An old colleague once said there are two types of Porsche 911 drivers, tossers and enthusiasts, and each can be identified by whether the roof of their 911 is made from canvas or metal respectively.
That pithy summary was front and centre as our candy-white Porsche 911 Carrera S Cabriolet – thankfully ‘only’ 18 of those characters are part of the chrome rear badgework, and not the full 27 – accelerated up the main street of North Sydney just as suited-up wan… erm, bankers, bustled down the sidewalk post knock-off time.
Whatever the image associations, paying $25,200 for the cabriolet over the coupe essentially buys the ability to flood the cabin with sun rays and engine decibels, with little expense to the way the car drives.
While the Porsche 911 Carrera Cabriolet starts at $254,600 for the seven-speed manual, 257kW/390Nm 3.4-litre flat six, the Carrera S costs $287,800, with 297kW/440Nm of enlarged 3.8-litre flat six beneath its Herbie rear hutch.
A seven-speed dual-clutch gearbox dubbed Porsche Doppelkupplung (PDK) – definitely thankful that name isn’t on the badgework – adds another $5950 with either spec level.
In addition to the PDK, our test 911 Carrera S Cabriolet came with 20-inch Carrera Classic II wheels ($2590), Sport Chrono package including launch control and dynamic engine mounts ($4790), and a sports exhaust ($5890) to total $307,020. A new wallet is not included in the price.
For an enthusiast, it’s difficult to reconcile that as-tested price being almost $50K north of a 911 Carrera S Coupe with manual transmission.
However even optioned up, the gas-axed Porsche costs less than an Audi R8 Spyder ($315,900) and Ferrari California ($459,650) and gets to 100km/h in 4.5 seconds – 0.3sec faster than the R8 and only a half-second slower than the California. If value is relative, then the Porshce 911 Carrera S Cabriolet has its competitors towelled up.
The R8 Spyder weighs 100kg more than its hard-top sibling, at 1665kg, while the California winds the scales to 1735kg, needing its 4.3-litre V8 to suck a combined 13.1L/100km. The rear-drive 911 Carrera S Cabriolet weighs 145kg more than its Coupe sibling, yet still comes in at 1560kg, with an 8.9L/100km combined claimed thirst.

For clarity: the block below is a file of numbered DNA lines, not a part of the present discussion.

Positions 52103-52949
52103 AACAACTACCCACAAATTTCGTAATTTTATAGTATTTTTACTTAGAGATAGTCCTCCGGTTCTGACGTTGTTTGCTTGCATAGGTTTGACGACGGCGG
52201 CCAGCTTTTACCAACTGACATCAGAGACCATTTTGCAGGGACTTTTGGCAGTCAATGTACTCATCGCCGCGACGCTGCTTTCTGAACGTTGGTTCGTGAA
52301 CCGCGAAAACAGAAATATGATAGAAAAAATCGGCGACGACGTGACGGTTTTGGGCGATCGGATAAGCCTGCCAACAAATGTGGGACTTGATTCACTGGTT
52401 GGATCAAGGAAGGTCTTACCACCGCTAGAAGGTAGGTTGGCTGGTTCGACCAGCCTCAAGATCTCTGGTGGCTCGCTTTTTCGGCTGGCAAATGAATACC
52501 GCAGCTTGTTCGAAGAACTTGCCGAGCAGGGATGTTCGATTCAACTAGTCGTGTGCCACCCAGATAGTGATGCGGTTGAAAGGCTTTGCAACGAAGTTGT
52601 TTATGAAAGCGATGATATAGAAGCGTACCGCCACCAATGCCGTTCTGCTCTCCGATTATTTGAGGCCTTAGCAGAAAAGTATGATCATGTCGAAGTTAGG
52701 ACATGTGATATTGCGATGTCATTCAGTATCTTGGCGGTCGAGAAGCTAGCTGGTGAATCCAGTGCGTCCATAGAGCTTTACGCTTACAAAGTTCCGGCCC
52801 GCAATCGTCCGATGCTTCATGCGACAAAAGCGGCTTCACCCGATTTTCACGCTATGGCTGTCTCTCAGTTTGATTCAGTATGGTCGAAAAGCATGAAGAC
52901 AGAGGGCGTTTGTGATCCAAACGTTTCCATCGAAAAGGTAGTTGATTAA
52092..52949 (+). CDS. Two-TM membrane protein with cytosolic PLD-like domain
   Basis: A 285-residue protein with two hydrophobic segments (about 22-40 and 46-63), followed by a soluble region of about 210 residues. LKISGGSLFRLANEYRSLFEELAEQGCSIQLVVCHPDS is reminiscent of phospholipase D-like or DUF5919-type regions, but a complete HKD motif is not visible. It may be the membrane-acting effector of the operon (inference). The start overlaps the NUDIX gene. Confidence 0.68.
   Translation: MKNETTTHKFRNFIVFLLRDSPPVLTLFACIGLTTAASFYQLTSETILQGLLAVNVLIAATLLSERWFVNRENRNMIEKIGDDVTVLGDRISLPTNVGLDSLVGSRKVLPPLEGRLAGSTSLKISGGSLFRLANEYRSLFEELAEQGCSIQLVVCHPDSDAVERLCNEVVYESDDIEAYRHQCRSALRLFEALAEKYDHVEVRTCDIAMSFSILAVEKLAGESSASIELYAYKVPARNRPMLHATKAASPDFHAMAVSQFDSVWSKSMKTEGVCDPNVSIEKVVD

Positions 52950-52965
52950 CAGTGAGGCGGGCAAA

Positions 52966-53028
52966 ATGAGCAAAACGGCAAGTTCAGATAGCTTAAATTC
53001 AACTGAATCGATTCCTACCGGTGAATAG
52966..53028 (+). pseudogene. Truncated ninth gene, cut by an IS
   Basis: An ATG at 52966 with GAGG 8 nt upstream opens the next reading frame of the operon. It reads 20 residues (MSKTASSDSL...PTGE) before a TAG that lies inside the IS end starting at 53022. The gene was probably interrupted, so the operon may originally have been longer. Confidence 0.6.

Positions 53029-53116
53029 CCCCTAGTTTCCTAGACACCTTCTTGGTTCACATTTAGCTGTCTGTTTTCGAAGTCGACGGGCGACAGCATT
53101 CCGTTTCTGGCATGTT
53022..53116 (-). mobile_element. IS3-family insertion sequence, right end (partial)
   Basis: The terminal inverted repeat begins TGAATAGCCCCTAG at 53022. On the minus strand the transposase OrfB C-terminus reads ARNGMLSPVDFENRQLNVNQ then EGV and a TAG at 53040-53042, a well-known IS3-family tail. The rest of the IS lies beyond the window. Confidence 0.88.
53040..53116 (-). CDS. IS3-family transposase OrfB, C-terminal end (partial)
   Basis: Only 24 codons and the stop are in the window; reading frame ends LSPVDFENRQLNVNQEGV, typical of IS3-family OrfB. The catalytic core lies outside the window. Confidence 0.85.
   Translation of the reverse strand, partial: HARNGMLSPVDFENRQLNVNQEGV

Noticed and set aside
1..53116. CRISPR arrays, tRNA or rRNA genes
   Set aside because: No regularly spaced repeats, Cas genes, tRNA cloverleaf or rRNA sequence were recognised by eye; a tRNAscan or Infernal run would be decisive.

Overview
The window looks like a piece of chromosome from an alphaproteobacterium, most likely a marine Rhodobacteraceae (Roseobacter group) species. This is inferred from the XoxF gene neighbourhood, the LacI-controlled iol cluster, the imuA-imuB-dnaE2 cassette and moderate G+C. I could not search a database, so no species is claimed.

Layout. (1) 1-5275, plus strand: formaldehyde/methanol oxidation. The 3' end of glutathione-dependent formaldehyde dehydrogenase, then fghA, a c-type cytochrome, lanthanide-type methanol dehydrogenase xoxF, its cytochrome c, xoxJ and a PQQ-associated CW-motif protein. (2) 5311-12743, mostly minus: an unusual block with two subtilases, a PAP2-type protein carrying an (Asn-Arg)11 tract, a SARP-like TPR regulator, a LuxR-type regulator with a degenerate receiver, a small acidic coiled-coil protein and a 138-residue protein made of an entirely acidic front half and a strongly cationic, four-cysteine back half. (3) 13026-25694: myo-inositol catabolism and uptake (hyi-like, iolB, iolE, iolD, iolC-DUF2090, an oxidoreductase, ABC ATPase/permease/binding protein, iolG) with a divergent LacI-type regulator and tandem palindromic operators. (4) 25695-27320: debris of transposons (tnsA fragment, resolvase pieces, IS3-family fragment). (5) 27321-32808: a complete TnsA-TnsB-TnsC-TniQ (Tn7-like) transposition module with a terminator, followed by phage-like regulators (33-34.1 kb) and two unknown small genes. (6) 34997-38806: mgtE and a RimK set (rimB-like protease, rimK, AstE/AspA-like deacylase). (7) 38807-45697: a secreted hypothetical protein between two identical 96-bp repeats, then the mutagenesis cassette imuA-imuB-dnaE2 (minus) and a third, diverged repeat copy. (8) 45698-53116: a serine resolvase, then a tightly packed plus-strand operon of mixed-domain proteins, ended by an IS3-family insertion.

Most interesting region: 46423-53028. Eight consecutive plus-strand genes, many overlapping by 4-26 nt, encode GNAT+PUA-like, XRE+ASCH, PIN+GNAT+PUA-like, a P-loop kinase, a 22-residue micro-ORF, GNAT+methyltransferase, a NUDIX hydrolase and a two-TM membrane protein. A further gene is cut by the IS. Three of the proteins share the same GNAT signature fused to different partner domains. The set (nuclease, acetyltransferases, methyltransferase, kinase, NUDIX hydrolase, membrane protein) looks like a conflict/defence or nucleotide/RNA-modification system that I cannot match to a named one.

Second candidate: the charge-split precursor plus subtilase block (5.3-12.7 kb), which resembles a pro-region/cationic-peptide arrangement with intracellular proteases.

That figure may be attainable on a freeway, where the dual-clutch gearbox decouples from the engine when the throttle is snapped shut, lowering revs to idle to save fuel. The seven-speeder also finds tall gears early, and the engine switches off at standstill to bring the fuel number down.
But legislators are searching for economy; 911 drivers want performance and sound.
The canvas lid, with its ultra-strong magnesium internal structure, flips in around 12 seconds and at up to 50km/h. Hit ‘Sport’ or ‘Sport Plus’ to dial-up the transmission’s aggression, harden the variable dampers, and open the butterfly flaps in the exhaust. Wisely, stop-start tech is turned off in SP mode.
The industrial wail from the flat six reaches a 7800rpm crescendo, before being overlaid by the pops, crackles and farts from the exhaust on over-run. To hell with Cabriolet pricing and stereotypes – dropping the roof just allows more sound to fill ear-drums and that’s a win beyond economics and image.
In fact, on one narrow laneway between tightly-packed buildings, backing off the throttle in the 911 sounded like a teenager had dropped five bungers down a nearby drain. A similar level of post-detonation giggling ensued.
The auto transmission’s regular mode can be caught dozing in tall gears, dulling throttle response, making Sport the default choice around town. Meanwhile Sport Plus provides aggressive downshifts under brakes and max-rpm upshifts are delivered with the sort of back thump usually only felt when being greeted by an Old Mate a barbeque catch-up.